Deadline: June 1, 2020
Why Communities of Practice?
Those in a community of practice share a common concern or passion and learn how to advance that passion through regular shared interaction. The members of a community of practice share a domain of interest, engage in joint activities and have an ongoing, sustained interaction over time contributing to their shared practice. Communities of practice can serve varied functions, including solving problems, sharing information, providing experience, utilizing shared assets, coordinating and strategizing, building a case for action, documenting projects, mapping knowledge, gaining confidence, and more. (Etienne and Beverly Wenger-Trayner, 2015)
Ilinois, Iowa, Minnesota, and Wisconsin Campus Compacts are offering a set of Communities of Practice (CoPs) in the 2020-2021 academic years to enhance individuals’ capacity to do community engagement work in higher education; identify resources, research findings, program models, insights, etc., benefit a broader network; and build the field’s knowledge about CoPs as a model for professional development.
Communities of Practice are intended to support collaborative learning and leadership around key issues related to fulfilling the five commitments in Campus Compact’s 30th Anniversary Action Statement :
What do the CoPs look like?
CoPs will take place online and will include participants from Iowa, Illinois, Minnesota, and Wisconsin with 8-12 participants each, led by one or more facilitators from the field and a Campus Compact team member, formed around a specific issue in higher education community and civic engagement. Campus Compact staff will promote each CoP and recruit participants.
CoPs will meet six times over the course of the academic year. Each CoP meeting will be 90 minutes long and take place via Zoom web video conference call.
What are the responsibilities of a CoP facilitator?
CoP facilitators prepare for and lead at least six group meetings, starting in October and running through the academic year with the support of a Campus Compact team member. Facilitators set their own meeting day and time schedule and participate in an orientation via Zoom video call in August. They will be paired with a Campus Compact staff member to create a detailed plan for each CoP meeting. Campus Compact staff will also coordinate the recruitment of CoP participants, provide technical assistance, and support the success of the CoP in other ways as needed.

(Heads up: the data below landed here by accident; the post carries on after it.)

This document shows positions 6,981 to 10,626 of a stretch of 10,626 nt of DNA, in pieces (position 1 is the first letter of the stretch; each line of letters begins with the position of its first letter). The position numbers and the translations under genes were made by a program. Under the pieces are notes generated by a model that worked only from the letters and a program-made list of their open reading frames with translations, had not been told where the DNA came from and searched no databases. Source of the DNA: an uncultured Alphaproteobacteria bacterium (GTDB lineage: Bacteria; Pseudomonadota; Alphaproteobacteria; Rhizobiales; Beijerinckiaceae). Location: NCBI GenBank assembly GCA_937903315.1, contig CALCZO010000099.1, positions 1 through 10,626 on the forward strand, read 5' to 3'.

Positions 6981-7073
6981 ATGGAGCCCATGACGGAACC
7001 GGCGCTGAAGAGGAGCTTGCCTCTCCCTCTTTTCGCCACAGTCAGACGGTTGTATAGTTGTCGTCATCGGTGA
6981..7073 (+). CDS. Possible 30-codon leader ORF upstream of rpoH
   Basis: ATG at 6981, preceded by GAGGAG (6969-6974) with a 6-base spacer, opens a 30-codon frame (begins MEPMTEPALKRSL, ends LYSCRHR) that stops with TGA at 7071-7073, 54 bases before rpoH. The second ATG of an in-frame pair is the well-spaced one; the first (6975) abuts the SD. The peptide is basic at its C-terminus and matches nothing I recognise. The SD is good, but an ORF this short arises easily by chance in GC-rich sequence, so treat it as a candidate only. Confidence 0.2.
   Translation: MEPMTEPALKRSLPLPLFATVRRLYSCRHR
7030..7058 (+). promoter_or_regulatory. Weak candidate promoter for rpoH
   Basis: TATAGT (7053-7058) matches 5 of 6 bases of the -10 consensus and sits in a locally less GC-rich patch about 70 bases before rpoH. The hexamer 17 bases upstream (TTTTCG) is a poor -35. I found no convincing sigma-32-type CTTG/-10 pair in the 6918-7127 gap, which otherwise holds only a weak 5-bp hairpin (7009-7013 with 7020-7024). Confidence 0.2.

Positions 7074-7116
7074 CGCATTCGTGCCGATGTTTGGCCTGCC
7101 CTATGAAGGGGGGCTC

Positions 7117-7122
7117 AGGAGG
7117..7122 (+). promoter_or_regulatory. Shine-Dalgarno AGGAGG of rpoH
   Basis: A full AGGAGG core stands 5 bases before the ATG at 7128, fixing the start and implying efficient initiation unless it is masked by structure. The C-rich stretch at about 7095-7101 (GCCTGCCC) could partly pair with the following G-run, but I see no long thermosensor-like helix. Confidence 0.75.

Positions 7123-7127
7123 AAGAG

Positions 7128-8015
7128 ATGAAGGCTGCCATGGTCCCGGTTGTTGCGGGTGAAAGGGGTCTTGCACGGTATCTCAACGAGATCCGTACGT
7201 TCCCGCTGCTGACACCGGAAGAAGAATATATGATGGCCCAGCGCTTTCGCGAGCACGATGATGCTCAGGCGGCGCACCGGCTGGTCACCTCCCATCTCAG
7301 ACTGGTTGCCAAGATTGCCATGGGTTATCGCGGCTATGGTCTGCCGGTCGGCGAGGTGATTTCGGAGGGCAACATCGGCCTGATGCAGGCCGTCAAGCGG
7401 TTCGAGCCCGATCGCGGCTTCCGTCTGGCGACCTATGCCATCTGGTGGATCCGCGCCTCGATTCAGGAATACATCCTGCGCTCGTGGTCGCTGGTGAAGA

Facilitators will seek to create engaged learning communities where participants learn, grow, and build relationships. This can include:
Some facilitators may decide to have participants do a reading, have pair conversations, prepare a written reflection, bring a resource to share, etc. between sessions. Staff support will be available to all facilitators for planning and execution.
What topics can CoPs address?
CoPs can address any topic the facilitator is interested in and would be relevant to our network. Below are some general themes we believe would be most relevant. The faciltator will create a specific title and description.
Who will be the CoP participants?
CoPs will be open to faculty, staff, administrators, students, and community partners affiliated with Iowa, Illinois, Minnesota, and Wisconsin Campus Compact member campuses. Campus Compact operates on the belief that regardless of formal role, we all have valuable knowledge to share and learning to do. The CoPs are designed to leverage connections and open conversations that might not otherwise occur. People interested in participating will complete a very short application, to be reviewed by the Campus Compact staff.
What are the benefits of facilitating a Community of Practice?
CoP facilitators will have the unique experience of collaborating with other change-oriented people from an array of roles and institutions across the region in a collaborative and asset-focused environment. They can expect to learn with participants and gain experience facilitating this type of collaborative learning process, including using remote digital engagement tools and harvesting resources and shared knowledge. In addition, facilitators receive a $500 stipend. Proposed co-facilitators can also apply together and plan to split the stipend.
Why Zoom video calls?
The values of inclusion and openness lead us to use digital strategies for our regional CoPs. While there are both distinct opportunities and challenges that accompany this web-based strategy, our experience tells us video calls will allow a wider range of individuals from a broader geographic area to learn from one another. It also saves time and expense related to travel, lowering barriers to participation. If the video calls prevent access for a participant, staff will work with them to develop appropriate accommodations. Zoom is a fairly flexible and user-friendly platform that allows for smaller breakout discussions, shared screens, sharing resources, and more.
How will facilitators be selected?
Applications must be submitted online no later than June 1, 2020. Campus Compact staff will review applications and select facilitators using the following criteria:
Please note that we encourage those in faculty and/or staff roles and/or community partners to apply.
How do I apply?
Complete the application form by the deadline. Those interested in co-facilitating can submit one joint application or request to be matched.
Have more questions?
With any questions, you’re welcome to contact Kara Trebil-Smith at firstname.lastname@example.org.